Straw blimey! Study finds the average weight of strawberries has soared by 60% in just 12 years, while raspberries and blueberries have doubled in size since 2011
- S&A Group says strawberries have risen from 13.6g in 2011 to 21.5g this year
- Raspberries have doubled and blueberries have trebled in size in same period
- But Peter Judge, of S&A Group, says bigger fruit don’t always deliver flavour
The average weight of Britain’s favourite berry has soared by 60 per cent in the past 12 years, it has been reported.
Strawberries have risen from 13.6g in 2011 to 21.5g this year, S&A Group, the UK’s largest independent supplier, said.
The average diameter has also boomed, from 23mm-25mm in 2011 to 27mm-41mm in 2023.
Reflecting customer demand, other berries have followed the trend, with typical raspberry sizes doubling in the past two decades and British blueberries trebling in size over the same period, The Times reported.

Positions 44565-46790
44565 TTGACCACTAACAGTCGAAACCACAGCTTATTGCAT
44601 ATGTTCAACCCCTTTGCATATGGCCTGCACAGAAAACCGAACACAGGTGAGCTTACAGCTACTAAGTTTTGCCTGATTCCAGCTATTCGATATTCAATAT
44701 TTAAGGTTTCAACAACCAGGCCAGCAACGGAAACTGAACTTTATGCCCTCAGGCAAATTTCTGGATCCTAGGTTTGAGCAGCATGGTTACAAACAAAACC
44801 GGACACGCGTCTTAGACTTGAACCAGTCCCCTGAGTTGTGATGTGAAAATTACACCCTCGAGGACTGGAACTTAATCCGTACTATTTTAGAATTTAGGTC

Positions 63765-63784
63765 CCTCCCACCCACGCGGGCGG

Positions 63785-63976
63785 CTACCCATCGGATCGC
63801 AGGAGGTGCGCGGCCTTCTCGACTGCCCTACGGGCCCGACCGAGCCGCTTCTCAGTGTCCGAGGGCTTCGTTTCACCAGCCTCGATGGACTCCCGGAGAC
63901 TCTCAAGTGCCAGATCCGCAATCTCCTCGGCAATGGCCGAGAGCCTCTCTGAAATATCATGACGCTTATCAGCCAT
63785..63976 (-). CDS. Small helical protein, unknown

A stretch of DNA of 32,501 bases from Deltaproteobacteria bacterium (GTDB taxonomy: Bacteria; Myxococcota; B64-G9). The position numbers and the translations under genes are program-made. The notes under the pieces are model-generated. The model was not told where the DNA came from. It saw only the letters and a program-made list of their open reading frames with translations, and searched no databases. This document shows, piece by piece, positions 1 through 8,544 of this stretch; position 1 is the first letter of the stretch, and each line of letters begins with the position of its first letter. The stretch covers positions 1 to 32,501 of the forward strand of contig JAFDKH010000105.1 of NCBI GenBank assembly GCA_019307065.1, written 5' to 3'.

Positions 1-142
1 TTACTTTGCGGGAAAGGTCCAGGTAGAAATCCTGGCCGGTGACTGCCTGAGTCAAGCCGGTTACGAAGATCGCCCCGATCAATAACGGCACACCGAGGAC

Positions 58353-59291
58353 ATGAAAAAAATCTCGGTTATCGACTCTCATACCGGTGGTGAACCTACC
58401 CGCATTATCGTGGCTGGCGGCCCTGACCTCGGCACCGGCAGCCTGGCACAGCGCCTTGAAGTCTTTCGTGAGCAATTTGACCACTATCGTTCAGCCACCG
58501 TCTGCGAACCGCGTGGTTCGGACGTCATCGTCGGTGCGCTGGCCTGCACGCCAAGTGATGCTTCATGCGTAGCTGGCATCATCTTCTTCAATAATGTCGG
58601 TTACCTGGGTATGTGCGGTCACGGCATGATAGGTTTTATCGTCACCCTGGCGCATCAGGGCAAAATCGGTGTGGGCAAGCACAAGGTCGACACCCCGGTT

The increases come as agronomists cultivate ‘more desirable varieties’, according to the industry body British Berry Growers.
Strawberries have risen from 13.6g in 2011 to 21.5g this year, S&A Group, the UK’s largest independent supplier, said
Other berries have followed the trend, with typical raspberry sizes doubling in the past two decades and British blueberries trebling in size over the same period
And those who bought British strawberries and raspberries this summer might have found them more flavoursome than usual, reportedly because of slower ripening in this year’s cool spring.
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Peter Judge, group managing director of S&A Group, told the paper: ‘UK retailers believe bigger berries are what the consumers want, but it is fair to say they don’t always deliver flavour.
‘We have a variety called Lady Isla, which is actually a small berry but is our best-flavoured strawberry. It’s not always the case that big berry equals big flavour.’
The commercial pressure to grow larger fruit came from UK consumers and was at odds with preferences on the Continent, the S&A Group said.
But supermarkets ask that suppliers do not pack punnets with strawberries more than 45mm across because customers want value for money.
Nick Marston, the chairman of British Berry Growers, added: ‘This size spec increase is about allowing customers to waste less fruit when hulling the strawberries and giving nicer-sized pieces if the berries are cut up.
‘It is also about visual appeal – good-size ‘bold’ fruit does appeal to consumers more than a pack of a very large number of very small berries.’
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